Yet for me, the worst problems were none of your own making. Twenty years ago, Owen had playmates of his on age immediately on either side of him, and another couple within instant walking or biking distance. That changed before he left elementary school. Americans, they say, spread their bedsheets in something like thirty different dwellings over the course of a lifetime: they average one move every three years or so. What a frightening statistic! How can so many people be so unsatisfied or so insecurely employed? (My wife and I managed to cram ten residences into a dozen years… but that was a result of my seeking a stable career in academe.) What I saw that Sunday evening, old house, as I looked out the kitchen/dining room window and fought to suppress a sob was—among other things—a neighborhood that had long ceased to have neighbors. As former residents “moved up”, properties turned rental; and as this and that property was rented, the one over there was drawn into the same orbit by a vaguely less “family-friendly” ambience. The school ground down the street where I used to jog and where our first baseball team used to practice was rumored to have drawn a collection of pedophiles into the surrounding houses. After a major overhaul, which destroyed whatever flat ground it once possessed for chasing long fly balls, it was cautiously fenced in. The school buildings themselves morphed from a random string of separate structures to a megalithic Taj Mahal that must have made some city councilman’s nephew very wealthy (but that probably didn’t see the quality of instruction take a great leap forward).
“Progress” of some kind had eaten away the quiet shoal waters all around you, old girl. Now the waves gnash unimpeded at your curbs. Dollars rule the currents that have reshaped your streets. It couldn’t have been nostalgia, then, that made me choke on my rice as I looked down toward the school. There were no old friends that way—or even any old enemies. Only strangers. My wife and I had invested in this neighborhood the twenty years of our existence commonly said to be the prime of life, the acme… and we were surrounded by strangers.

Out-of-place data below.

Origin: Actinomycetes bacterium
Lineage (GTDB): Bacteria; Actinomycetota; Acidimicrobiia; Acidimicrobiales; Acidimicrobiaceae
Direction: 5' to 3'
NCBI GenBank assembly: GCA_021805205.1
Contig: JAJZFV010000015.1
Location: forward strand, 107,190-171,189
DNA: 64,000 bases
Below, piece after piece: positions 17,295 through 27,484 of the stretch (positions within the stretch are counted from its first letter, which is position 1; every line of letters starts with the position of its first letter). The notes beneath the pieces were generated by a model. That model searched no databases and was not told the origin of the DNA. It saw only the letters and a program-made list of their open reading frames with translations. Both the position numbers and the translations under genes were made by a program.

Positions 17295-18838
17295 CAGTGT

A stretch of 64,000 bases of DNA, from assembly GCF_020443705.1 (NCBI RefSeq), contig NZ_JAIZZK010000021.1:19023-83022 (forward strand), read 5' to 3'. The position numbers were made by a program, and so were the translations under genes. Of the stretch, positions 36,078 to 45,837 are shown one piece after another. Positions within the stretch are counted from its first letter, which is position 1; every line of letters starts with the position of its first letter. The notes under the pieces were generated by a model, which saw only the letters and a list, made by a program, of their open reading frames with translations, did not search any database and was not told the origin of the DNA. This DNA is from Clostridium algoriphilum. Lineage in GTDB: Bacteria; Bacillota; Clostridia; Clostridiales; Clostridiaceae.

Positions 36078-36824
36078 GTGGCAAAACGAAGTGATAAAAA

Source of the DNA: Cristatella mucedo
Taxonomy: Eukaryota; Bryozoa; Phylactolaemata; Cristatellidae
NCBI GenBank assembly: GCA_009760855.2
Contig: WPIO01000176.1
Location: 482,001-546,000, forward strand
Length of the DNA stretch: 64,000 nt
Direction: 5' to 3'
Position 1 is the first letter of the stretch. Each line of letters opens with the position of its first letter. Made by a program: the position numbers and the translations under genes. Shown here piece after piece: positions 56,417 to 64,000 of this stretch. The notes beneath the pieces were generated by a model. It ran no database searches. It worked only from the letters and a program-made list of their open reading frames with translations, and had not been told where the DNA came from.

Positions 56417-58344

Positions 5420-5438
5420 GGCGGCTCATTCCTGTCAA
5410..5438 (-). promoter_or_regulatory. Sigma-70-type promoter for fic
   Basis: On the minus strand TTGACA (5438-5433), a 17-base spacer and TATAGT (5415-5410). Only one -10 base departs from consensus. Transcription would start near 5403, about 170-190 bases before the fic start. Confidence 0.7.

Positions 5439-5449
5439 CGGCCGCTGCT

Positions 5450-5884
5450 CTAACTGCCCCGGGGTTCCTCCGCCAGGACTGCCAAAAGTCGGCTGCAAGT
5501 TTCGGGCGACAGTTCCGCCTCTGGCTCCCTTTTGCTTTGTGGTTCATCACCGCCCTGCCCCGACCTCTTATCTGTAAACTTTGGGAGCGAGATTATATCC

More than anything else, I have decided that the key to my grief lies therein: not that we were leaving so much behind, but that we were leaving almost nothing behind. Twenty years of your life… and even the boy to whom you devoted the energy of those years doesn’t want to come back to the place. Why would he? A Big Nothing where people ingeniously apply themselves to devising strategies for grinding out a profit but never see a tree grow to maturity… what a waste.
That’s it: the waste. You had potential, old house… but I was always too busy to give you a proper facelift until it was time to put you on the market. You had never looked so pretty—and, by that point, you were already significantly not mine. In the same way, the neighborhood and the city that surrounded you held reservoirs of untapped potential… and all of it will continue to run out into the great wide sea as this person sees an “opportunity” here and that one sees another there. Waste. Waste of all that really matters.
There. I’ve done it—I’m finished. I’ve worked myself into a state where I could almost break down again. How we waste our time in this busy life!